Arguably The Greatest Female Driver of All Time
One of the most glamorous pioneering race drivers of all time was Canadian born British racer Mrs Kay Petre, whose petite appearance concealed a steely determination to win, and which made her one of the outstanding racing drivers on the British scene in the 1930s. Kay Petre started racing with sports cars, and during 1935 was one of an all-girl team at Brooklands
, along with Aileen Ellison and Mrs Tolhurst.
At the time, Sammy Davis
commented: 'A distinctly decorative appearance and turnout disguised a toughness, and tenacity, that was as unexpected as it was magnificent. If she had orders to hold a certain speed, or drive so many hours, all creation could not have stopped her doing it, whether a large car at 130 mph or a small one at 90 mph was involved. This had been most noticable in two Monte Carlo Rallies where she had been one of the crew, for on each occasion she lasted through the three days and four nights of driving without turning a hair.'
Quite apart from her track performance, you could not help noticing Kay Petre: in July 1936, she arrived for her first Donington meeting in the 'luxurious magnificence' of a huge Morris
in concours condition painted in the same livery as her supercharged Riley
. The press recorded: 'Mrs Petre made a fine start, but was outmatched for the nonce.' The following week, the elegant Kay was on her way to take part in the Ramsgate Concours d'Elegance. She had already earned a place in Brooklands history, lapping in the big 10.5-litre V12 Delage at almost 135 mph, the second-fastest speed at Brooklands achieved by a lady driver (the fastest was Gwenda Hawkes, whose time in the Derby-Maserati equalled virtually 136 mph).
The Austin Works Team
The 1937 season saw Kay Petre as one of the official Austin works team, driving a side-valve Austin racer, while Dodson and Hadley handled the new ohc cars. The team's first official outing was the 1937 British Empire Trophy meeting at Brooklands, but all three were forced to retire, Kay Petre's car developing accelerator trouble. However, the cars appeared again a few weeks later at Shelsley Walsh, where the Austin team carried off all the honours in the 750cc class, making the first, second, third, fourth and fifth fastest times. Kay Petre's time of 46.9 seconds, fourth fastest in the class, was especially noteworthy compared with Bert Hadley's new class record, as Hadley was piloting the new ohc model, and Kay Petre's car was the side-valve.
Later the same month (June), the Austin team lineup was Hadley (ohc), Goodacre (ohc) and Kay Petre (sv). The supercharged Austins were scratch cars, giving 40.5 minutes to H. B. Shaw (Salmson), who completed 25 laps before Hadley was allowed to start. Hadley's stint included a new 750cc class record lap of 121.68 mph, and by the time Goodacre took over, the team had come from the back of the field to fifth place. Goodacre turned in consistent lap speeds of 118 mph, so that when Kay Petre set off, after 70 laps, the team was lying second.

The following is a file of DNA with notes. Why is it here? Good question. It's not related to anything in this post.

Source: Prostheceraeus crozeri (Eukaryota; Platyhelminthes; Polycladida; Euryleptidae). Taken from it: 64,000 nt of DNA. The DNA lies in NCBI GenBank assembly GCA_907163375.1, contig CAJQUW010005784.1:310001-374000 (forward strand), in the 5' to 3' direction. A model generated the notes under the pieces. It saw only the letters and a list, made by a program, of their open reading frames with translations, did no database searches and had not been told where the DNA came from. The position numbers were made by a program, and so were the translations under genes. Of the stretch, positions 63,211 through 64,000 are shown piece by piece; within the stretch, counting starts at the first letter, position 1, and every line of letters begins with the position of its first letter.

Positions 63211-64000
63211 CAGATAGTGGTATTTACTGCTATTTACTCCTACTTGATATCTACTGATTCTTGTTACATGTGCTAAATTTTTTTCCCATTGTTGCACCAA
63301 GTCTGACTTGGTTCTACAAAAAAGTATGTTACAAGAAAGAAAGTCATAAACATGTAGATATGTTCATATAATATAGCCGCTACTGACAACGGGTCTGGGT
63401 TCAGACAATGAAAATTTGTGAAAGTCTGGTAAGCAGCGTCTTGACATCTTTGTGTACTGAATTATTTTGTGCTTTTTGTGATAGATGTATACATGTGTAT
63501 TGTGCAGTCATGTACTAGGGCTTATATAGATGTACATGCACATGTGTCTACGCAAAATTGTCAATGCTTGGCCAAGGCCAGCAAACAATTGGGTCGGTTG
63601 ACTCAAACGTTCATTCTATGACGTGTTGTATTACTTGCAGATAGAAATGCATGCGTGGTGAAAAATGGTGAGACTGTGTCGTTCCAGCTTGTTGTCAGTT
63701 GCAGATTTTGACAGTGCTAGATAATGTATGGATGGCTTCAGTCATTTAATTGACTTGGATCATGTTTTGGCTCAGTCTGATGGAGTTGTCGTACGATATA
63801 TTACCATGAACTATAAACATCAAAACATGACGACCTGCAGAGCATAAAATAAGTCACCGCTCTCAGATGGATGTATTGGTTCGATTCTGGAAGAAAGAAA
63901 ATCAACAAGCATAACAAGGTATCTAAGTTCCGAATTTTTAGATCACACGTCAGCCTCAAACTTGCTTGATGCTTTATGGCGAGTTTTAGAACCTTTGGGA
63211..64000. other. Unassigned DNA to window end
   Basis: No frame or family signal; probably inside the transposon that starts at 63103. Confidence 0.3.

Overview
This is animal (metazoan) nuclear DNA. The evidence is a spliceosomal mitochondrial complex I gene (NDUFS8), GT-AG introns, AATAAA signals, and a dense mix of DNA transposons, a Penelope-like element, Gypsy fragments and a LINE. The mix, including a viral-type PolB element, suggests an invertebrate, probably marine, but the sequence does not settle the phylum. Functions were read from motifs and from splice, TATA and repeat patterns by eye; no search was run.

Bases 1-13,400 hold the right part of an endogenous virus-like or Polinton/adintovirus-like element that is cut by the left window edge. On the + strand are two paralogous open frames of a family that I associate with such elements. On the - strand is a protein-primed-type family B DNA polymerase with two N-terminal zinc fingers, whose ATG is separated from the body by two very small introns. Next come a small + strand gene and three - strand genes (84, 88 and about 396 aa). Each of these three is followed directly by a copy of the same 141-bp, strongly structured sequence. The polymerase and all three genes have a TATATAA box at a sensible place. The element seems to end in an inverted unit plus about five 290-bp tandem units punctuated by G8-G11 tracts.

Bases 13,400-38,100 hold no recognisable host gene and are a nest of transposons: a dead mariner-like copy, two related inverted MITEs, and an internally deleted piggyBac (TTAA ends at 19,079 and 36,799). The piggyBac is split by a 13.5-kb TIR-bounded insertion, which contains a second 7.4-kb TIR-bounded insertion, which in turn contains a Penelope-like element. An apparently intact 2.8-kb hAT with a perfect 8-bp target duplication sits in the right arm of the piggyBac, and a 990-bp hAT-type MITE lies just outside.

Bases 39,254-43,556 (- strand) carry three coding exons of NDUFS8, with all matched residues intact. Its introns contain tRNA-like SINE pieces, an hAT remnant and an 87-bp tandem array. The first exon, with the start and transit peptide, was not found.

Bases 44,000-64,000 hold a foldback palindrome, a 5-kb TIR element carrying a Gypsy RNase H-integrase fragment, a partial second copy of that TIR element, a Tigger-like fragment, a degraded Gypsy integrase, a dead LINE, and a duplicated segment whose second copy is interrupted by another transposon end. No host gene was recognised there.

On the 50th lap, though, the oil gauge on her car's dashboard suddenly began to leak scalding hot oil into the cockpit of the Austin as she was in the lead. Regardless of the discomfort, Kay Petre held on to the lead with lap speeds of 100 mph-plus, expecting all the while that the engine would seize from lack of oil pressure. However, her luck held, and the Austin team won the relay with an overall average of 105.63mph, 15mph faster than the record held by Morgan since 1934, and well ahead of the second team, MG, who averaged 85.8 mph.
Kay Petre at Brooklands in 1935. She was to become one of the most famous women drivers of all time and established herself as a serious and competitive performer.
Austins Le Mans Debut
On 13 June 1937, Kay Petre was one of the works team which gave Austin their Le Mans debut, but the unblown Jamieson-modified cars suffered from teething troubles, and failed to figure in the results (although, rebodied, they subsequently enjoyed considerable acclaim in trials and rallies under the new name of Grasshopper). It was as the Grasshopper that these cars were entered for the 12-hour race at Donington that year, taking second, third and fifth places, the latter position falling to Kay Petre and her co-driver P. Stevenson.
In the Crystal Palace Cup on 15 August, plug trouble spoiled Kay Petre's chance of coming second in the Is-lap Crystal Palace Cup, but at Shelsley Walsh a month later, she climbed the course in 43.78 seconds to earn the Ladies Challenge Trophy. While practicing for the Brooklands BRDC 500 miles event that month, Kay Petre was travelling at 90 mph when her car was struck by Reg Parnell's MG, which had been travelling too high up the banking. The little Austin rolled, and Mrs Petre was taken to hospital with severe concussion.
Thereafter, she devoted herself to writing about motoring for the Daily Sketch, but here, too, tragedy struck, as in the 1939 Monte Carlo Rally, she and Major Reggie Empson were following the competitors through France when their car was hit by a truck at a crossroad; Empson was killed and Kay Petre was injured. However, she continued her career after the war, becoming one of the first members of the Guild of Motoring Writers. Much later, she designed fabric patterns for the interior of the Mini and was a motoring journalist. She died in 1994, at the age of ninety-one.